NASA waves off next Artemis I launch attempt due to tropical storm
The Artemis I rocket will not have its third launch attempt on Tuesday as planned due to concerns over Tropical Storm Ian making its way toward Cuba and Florida.
After meeting on Saturday morning, NASA’s Artemis team decided to forgo the September 27 launch opportunity and is now preparing the mega moon rocket stack for rollback.
Meanwhile, the Space Launch System rocket and Orion spacecraft continue to sit on the launchpad at Kennedy Space Center in Florida.
Team members continue to monitor the weather as they make a decision about when to roll the rocket stack back into the Vehicle Assembly Building at Kennedy. NASA will receive information from the US Space Force, the National Hurricane Center and the National Oceanic and Atmospheric Administration to inform their decision.
Engineers have deferred their final decision about when to roll back as they gather additional data and analysis. Should the team decide to roll back the rocket inside the building, that process would begin late Sunday night or early Monday .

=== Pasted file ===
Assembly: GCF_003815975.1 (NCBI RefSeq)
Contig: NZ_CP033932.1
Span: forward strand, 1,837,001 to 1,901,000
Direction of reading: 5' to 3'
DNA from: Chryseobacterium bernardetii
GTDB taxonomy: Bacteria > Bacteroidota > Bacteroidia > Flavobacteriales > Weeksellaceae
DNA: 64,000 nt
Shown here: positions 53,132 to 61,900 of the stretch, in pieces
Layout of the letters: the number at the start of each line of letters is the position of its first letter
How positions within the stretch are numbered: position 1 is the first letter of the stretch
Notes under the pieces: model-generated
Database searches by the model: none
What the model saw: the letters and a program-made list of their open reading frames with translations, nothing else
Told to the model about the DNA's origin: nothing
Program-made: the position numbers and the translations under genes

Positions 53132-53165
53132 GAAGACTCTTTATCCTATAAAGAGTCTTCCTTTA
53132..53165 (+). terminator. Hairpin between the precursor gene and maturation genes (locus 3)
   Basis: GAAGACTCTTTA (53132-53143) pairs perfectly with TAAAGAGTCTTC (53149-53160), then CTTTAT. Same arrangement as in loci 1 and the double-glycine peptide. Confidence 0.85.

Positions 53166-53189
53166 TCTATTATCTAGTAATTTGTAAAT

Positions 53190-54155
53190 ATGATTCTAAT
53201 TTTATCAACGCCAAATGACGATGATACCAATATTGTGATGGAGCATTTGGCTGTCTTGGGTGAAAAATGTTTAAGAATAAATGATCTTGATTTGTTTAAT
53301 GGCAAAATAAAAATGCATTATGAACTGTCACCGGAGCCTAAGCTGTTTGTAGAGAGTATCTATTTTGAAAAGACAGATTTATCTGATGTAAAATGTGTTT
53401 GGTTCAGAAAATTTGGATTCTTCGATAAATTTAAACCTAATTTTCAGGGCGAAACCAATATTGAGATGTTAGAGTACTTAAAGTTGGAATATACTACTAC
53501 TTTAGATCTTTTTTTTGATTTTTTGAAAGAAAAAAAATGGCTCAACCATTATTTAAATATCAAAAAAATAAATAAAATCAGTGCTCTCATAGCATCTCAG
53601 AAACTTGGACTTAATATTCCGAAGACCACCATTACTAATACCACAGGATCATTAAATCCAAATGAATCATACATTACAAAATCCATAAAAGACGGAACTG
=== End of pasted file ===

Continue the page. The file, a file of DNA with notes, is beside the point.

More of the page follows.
The rocket stack can remain at the pad and withstand winds up to 137km/hr (74.1 knots). If the stack needs to roll back into the building, it can handle sustained winds less than 74km/hr (40 knots).
“The agency is taking a step-wise approach to its decision making process to allow the agency to protect its employees by completing a safe roll in time for them to address the needs of their families while also protecting for the option to press ahead with another launch opportunity in the current window if weather predictions improve,” according to a NASA release.
Concerns over the weather system forming in the Caribbean put the weather conditions at only 20 per cent favorable for a launch, according to a forecast released by the US Space Force on Friday.
Constraints on the launch require that the Artemis I mission does not fly through any precipitation. The launch constraints are designed to avoid natural and rocket-triggered lightning strikes to in-flight rockets, which could cause damage to the rocket and endanger public safety, according to the Space Force.
Rocket-triggered lightning forms when a large rocket flies through a strong enough atmospheric electric field, so a cloud that is not producing natural lightning could still cause rocket-triggered lightning, according to the Space Force.